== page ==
I’ve always found working with Bluetooth keyboards a little awkward because of the need to switch between using the keyboard and tapping the screen for a lot of the actions mentioned above. BeeKeyboard gets rid of that problem and makes using a BT keyboard far more effective.
A few people have recommended NCSettings to me, following my recent post about being impressed but also a bit bored with the latest jailbreak for iPad.
One of my favorite all-time jailbreak apps is SBSettings, which makes it far easier to toggle some key services (Bluetooth, 3G etc) off and on and improve battery life, during many years of iPhone and iPad jailbreaking.
Well, NCSettings offers similar capabilities in a much more elegant way – as it places itself in Notification Center. Here’s its elevator pitch in the Cydia store:
NCSettings is a sleek Notification Center toggle widget, designed with simplicity and efficiency in mind. It allows quick access to the most frequently used settings.
I just installed it this morning and I’m already a big fan.
Last week I posted about jailbreaking my iPad mini for the first time, with the new Evasi0n jailbreak. The jailbreak itself went smoothly and quickly and my iPad mini has been jailbroken for 9 days now.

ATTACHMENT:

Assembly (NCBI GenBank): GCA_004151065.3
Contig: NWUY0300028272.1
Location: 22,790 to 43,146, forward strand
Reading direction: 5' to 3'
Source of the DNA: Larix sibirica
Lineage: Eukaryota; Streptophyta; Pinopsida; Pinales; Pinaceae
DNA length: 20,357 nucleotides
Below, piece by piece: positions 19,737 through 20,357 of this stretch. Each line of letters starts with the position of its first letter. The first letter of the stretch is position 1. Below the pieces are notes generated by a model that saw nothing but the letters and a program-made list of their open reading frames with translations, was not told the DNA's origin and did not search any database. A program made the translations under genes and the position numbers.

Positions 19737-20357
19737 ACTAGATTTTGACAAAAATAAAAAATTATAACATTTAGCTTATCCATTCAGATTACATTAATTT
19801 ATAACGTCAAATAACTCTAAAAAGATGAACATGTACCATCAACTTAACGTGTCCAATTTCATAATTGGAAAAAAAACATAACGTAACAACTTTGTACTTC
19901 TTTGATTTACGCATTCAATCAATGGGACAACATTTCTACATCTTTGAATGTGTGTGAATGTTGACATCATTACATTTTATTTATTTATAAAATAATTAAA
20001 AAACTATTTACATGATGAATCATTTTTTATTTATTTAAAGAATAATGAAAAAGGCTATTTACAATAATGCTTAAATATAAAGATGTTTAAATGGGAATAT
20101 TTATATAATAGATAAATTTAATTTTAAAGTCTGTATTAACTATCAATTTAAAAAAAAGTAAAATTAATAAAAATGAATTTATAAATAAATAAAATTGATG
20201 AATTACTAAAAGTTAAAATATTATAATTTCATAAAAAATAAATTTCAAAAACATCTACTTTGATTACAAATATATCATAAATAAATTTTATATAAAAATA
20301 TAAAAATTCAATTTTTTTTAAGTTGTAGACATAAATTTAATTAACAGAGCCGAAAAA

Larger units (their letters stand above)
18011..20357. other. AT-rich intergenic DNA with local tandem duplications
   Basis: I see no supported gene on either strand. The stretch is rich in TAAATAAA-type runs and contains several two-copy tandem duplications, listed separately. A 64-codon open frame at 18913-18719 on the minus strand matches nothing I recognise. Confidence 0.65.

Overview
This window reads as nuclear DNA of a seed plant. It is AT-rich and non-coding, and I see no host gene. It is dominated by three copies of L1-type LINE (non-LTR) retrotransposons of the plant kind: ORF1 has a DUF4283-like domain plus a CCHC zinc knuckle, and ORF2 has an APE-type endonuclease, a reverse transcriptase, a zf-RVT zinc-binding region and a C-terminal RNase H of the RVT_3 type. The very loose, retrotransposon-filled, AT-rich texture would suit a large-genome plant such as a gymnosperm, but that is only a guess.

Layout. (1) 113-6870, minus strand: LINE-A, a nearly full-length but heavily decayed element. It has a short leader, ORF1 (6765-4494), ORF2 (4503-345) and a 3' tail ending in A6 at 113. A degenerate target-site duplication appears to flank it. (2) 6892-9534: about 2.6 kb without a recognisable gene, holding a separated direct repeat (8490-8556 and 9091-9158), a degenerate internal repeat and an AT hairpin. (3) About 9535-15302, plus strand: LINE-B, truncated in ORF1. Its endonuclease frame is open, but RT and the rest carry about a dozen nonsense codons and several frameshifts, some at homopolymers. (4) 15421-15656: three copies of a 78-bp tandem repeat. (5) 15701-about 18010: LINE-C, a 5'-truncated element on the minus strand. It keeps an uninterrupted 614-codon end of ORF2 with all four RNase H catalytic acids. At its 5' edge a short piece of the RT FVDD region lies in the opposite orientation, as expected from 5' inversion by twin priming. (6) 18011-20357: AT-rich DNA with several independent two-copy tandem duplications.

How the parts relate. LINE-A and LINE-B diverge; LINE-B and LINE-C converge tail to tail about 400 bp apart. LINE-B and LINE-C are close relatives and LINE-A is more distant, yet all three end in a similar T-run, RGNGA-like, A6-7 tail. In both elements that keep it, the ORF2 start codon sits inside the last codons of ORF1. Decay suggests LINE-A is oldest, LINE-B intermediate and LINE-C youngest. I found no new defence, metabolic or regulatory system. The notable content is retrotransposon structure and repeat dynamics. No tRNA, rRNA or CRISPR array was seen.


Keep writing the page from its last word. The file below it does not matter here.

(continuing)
This jailbreak has proved to be as stable and solid as just about any I can recall over recent years. I’ve had no major issues over these 9 days, and I’m even finding it hard to think of any minor ones. Perhaps an app or two that has some sporadic issues which might be due to the jailbreak or might be completely unrelated. No crashes, no need for any reboots, nothing like that at all.
So here’s the only real ‘problem’ I have with the jailbreak so far: I’m bored.
I’m sure this is very much one of those ‘It’s not you (jailbreak), it’s me’ situations. As I’ve said – the jailbreak process is easy, my device is stable and working great. And there are plenty of jailbreak apps and tweaks available in the Cydia store. I’m just finding that very, very few of them are interesting to me.
There are quite a few jailbreak app switching apps and tweaks by now – and a few of them are arguably as efficient (or even more so) than the options we currently have in ‘stock’ iOS. Today I spotted a very interesting and promising looking new concept in this area, via a post at the jailbreak.now site. In this concept, the equivalent of the Multitasking Bar is a slim column that splits the current app’s page down the middle. Tap on any of the icons for running apps in it to switch, just as we do in the Multitasking Bar. Swipes left and right in the switching bar brings up services toggles and some of the standard controls from the MT bar.